AirframeAS From United States of America, joined Feb 2004, 14150 posts, RR: 26 Reply 1, posted (9 years 2 months 2 weeks 1 day 10 hours ago) and read 1966 times:
When flight 261 happened, the life rafts on the MD-83 never deployed over the pacific ocean. This is probably because the fuselage was so severly crushed that there was basically nothing left of the aircraft but the wings and tail section.
EDITED: There were no surviors, all 88 lost their lives. This was on AS on Jan 31, 2000.
[Edited 2004-03-08 19:06:38]
A Safe Flight Begins With Quality Maintenance On The Ground.
Sammyhostie From , joined Dec 1969, posts, RR: Reply 2, posted (9 years 2 months 2 weeks 1 day 10 hours ago) and read 1946 times:
When training as cabin crew, we had to deploy a life raft into a pool and consequently "save" all the other trainees.
Even in a relatively relaxed scenario as this it was still a very hard task, and I doubt in such a real situation occuring that a landing on water would be very hard to succesfully complete, although perhaps natural instincts and the will to live and the adrenalin would come into play.
OPNLguy From , joined Dec 1969, posts, RR: Reply 4, posted (9 years 2 months 2 weeks 1 day 9 hours ago) and read 1911 times:
There was an ALM DC-9 that ditched in the Carribean back in the 1970s, so you might want to do a search for specific details. My memory is fuzzy, but I seem to recall it being off St. Croix, and that most folks survived the ditching (after the aircraft ran out of fuel).
B747Skipper From , joined Dec 1969, posts, RR: Reply 6, posted (9 years 2 months 2 weeks 1 day 8 hours ago) and read 1896 times:
The ALM DC9 ditching in the 1970s was an ONA DC9-30 on ACMI to ALM...
Flight from USA to St Maarten. Destination weather was bad...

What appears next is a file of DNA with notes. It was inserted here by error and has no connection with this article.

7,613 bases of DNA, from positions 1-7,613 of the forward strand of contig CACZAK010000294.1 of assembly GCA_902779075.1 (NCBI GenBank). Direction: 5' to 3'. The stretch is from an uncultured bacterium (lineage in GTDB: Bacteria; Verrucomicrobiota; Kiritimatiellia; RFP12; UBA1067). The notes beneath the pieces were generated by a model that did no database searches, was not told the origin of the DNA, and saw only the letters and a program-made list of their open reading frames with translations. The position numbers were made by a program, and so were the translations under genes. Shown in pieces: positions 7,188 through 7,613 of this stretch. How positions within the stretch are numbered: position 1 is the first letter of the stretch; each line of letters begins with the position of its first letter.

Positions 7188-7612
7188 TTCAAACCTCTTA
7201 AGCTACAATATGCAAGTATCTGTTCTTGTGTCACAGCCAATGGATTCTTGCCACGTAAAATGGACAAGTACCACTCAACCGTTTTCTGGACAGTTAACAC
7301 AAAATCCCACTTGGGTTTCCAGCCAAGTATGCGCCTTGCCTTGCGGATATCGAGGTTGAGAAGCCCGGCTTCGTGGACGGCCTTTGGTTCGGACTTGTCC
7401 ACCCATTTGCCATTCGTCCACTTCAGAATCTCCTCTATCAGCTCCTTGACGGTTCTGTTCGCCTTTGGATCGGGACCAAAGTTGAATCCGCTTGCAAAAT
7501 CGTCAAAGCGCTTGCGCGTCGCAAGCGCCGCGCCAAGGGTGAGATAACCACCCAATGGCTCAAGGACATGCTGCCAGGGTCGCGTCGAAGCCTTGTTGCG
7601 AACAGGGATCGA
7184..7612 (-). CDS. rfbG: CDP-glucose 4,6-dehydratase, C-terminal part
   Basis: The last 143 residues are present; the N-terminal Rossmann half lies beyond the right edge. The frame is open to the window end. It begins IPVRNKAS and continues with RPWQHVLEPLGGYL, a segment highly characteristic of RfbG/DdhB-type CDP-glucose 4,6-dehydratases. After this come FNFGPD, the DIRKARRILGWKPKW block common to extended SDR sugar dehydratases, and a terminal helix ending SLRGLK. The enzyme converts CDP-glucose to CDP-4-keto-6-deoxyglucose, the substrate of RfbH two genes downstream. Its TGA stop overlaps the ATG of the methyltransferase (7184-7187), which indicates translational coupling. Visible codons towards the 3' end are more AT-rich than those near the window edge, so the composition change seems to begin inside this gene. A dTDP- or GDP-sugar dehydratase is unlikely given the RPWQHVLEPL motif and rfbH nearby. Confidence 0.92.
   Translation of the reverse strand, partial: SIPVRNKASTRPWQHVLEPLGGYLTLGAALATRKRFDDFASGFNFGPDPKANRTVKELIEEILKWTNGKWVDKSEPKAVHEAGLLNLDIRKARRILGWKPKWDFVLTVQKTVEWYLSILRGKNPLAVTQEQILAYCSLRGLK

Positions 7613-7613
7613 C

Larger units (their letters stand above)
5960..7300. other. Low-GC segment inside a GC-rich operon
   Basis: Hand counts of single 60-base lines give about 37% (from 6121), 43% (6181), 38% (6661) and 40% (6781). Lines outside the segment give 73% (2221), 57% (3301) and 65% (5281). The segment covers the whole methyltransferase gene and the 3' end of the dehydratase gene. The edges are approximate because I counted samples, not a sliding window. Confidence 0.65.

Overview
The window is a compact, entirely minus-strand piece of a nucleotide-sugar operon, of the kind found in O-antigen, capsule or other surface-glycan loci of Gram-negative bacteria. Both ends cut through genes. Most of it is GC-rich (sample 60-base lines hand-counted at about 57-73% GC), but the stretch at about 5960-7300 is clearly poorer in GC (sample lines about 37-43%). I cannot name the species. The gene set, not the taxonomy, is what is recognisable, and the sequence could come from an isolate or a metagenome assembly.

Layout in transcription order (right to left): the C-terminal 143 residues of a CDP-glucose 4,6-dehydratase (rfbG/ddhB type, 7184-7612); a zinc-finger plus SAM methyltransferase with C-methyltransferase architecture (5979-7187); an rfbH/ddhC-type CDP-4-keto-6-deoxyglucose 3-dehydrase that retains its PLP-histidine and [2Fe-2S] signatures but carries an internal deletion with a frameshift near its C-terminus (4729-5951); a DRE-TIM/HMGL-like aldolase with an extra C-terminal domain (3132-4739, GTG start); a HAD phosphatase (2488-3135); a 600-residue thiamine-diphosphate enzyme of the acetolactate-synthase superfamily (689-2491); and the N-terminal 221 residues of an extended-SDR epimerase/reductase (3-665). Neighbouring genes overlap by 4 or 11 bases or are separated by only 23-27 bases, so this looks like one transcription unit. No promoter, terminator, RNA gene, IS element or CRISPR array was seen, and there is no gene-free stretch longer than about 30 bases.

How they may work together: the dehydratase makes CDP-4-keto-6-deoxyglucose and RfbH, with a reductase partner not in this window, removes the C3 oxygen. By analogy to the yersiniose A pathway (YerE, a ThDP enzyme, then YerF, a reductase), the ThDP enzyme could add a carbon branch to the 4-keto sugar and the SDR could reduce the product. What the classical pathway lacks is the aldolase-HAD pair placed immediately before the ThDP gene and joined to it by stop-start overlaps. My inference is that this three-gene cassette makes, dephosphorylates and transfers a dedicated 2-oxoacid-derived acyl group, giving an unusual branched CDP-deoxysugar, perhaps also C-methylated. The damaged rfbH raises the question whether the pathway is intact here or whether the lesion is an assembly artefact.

They ditched indeed, ran out of fuel and ideas...
Happy contrails -
Wilco From United States of America, joined Mar 2004, 355 posts, RR: 1 Reply 8, posted (9 years 2 months 2 weeks 1 day 5 hours ago) and read 1840 times:
THanks OPNL... that was helpful. I am still unclear if the aircraft's liferafts were used in that incident. (I have read other places that the liferafts that were used in this incident were airdropped by other aircraft.)
Let me be a bit more blunt with my question. Do you think the liferafts carried aboard aircraft are worth their weight?
Edited: To include pic of various aircraft life rafts.
Coa764 From United States of America, joined Feb 2004, 328 posts, RR: 3 Reply 10, posted (9 years 2 months 2 weeks 22 hours ago) and read 1782 times:
>>>Let me be a bit more blunt with my question. Do you think the liferafts carried aboard aircraft are worth their weight?
Realistically, probably not but they are one of those necessary evils. That meaning the first time you do have a ditch that made it and then everyone drowned because of the lack of rafts will be the one time to many. Survival gear on an airplane is put there in the chance that if you do get survivors, as many as one, they have a chance to do just that.
Please oh please Mr Moderator Nazi, dont delete my thread.
Chdmcmanus From United States of America, joined Mar 2001, 374 posts, RR: 2 Reply 12, posted (9 years 2 months 2 weeks 11 hours ago) and read 1735 times:
In the paragraph prior it talks about the usage of a slide raft,
"The navigator found an emergency escape slide floating in the water and, with the help of a female passenger, inflated it. The first officer, who had no lifevest, climbed on top of the slide and assumed command of the main group of survivors who gathered around the slide. Belts and ties were used to provide additional hand-holds for the people."
Although none of the dedicated rafts were deployed, at least one of the slide rafts still worked.
Wilco From United States of America, joined Mar 2004, 355 posts, RR: 1 Reply 13, posted (9 years 2 months 2 weeks 11 hours ago) and read 1732 times:
Thanks ChD.... I skimmed right past that part. Its good to know something was of use for those folks. That story is really interesting as most of the passengers apparently thought they were landing! (not ditching) The were warned of a possible ditching but never that it was definetly going to happen.
B747Skipper From , joined Dec 1969, posts, RR: Reply 14, posted (9 years 2 months 2 weeks 10 hours ago) and read 1726 times:
The major source of problem was the coordination between ONA cockpit crew and the ALM cabin staff. In this day and age, on ACMI contracts, there was very little interaction between different teams of different companies.
I have flown many such contracts. Not much communications, no CRM...
"Oh, you did ding the cabin chime 3 times, what does it mean...?"
Briefings and communications were kept to a minimum. You guys do your things, we do ours...!